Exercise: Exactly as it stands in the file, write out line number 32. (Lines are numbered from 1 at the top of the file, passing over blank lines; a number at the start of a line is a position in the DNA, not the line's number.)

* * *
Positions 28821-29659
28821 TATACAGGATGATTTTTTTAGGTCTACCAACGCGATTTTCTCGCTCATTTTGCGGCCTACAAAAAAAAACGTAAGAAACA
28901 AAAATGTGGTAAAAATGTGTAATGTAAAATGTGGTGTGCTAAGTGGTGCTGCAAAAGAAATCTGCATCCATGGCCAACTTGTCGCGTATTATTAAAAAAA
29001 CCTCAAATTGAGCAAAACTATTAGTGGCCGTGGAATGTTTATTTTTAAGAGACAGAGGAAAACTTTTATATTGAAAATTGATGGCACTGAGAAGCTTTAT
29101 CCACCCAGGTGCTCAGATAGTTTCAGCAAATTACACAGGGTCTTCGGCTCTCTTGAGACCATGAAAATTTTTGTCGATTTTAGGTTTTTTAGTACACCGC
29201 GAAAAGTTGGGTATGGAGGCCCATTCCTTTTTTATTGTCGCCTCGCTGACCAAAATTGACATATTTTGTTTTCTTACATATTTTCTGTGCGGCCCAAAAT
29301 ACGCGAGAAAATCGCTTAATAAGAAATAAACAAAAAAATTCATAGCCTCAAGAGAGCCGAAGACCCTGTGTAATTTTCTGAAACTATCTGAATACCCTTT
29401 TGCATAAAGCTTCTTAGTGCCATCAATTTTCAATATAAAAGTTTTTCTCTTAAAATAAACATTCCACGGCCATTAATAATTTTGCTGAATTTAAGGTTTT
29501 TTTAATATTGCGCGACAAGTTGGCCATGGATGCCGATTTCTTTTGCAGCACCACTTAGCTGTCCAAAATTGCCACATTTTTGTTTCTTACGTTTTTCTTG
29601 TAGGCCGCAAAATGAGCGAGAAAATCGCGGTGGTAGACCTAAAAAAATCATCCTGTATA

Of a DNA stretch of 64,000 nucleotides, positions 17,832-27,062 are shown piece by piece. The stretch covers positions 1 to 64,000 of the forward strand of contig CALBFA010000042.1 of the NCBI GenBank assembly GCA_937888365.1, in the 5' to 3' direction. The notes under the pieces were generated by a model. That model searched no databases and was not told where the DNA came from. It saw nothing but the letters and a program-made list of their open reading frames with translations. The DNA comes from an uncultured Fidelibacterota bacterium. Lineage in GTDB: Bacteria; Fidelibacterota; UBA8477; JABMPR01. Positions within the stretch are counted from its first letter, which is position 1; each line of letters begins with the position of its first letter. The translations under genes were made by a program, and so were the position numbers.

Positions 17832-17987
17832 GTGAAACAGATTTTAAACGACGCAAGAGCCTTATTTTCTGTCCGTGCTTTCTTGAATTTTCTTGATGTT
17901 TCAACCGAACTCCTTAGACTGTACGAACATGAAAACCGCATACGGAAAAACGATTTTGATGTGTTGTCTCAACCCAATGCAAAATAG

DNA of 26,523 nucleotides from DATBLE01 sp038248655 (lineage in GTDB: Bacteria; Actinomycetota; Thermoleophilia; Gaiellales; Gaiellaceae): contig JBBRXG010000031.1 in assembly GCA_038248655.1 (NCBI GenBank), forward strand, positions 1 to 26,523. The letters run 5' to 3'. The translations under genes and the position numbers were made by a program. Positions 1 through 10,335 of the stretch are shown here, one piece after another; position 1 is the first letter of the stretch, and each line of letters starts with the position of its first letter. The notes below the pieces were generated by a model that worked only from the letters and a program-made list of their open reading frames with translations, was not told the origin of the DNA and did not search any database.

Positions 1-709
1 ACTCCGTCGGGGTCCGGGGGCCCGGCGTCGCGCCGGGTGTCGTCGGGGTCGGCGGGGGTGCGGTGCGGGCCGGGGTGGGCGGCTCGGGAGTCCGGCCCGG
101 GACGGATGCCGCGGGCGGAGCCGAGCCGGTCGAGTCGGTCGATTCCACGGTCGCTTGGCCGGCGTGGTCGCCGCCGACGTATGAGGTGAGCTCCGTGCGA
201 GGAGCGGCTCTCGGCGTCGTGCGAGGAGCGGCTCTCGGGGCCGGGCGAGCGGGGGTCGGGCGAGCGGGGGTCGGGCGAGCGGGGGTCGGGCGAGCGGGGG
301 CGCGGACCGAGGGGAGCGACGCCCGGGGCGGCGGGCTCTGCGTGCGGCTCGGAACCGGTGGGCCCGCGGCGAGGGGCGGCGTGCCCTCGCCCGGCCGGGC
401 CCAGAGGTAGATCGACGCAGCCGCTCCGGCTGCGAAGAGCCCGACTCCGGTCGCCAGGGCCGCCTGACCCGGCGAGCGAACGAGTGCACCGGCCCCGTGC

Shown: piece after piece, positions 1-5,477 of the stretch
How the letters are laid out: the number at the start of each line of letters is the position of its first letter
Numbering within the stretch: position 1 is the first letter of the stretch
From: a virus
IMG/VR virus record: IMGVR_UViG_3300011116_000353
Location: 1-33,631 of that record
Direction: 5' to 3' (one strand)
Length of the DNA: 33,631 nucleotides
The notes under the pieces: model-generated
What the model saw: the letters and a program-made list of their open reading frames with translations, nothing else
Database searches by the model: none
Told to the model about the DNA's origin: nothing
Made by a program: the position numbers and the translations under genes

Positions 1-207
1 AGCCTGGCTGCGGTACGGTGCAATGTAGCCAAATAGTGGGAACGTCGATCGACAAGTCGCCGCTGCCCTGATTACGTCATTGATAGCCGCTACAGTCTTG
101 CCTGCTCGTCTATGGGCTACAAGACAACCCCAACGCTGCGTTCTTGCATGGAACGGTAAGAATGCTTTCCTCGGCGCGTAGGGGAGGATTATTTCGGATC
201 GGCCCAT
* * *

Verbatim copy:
Database searches by the model: none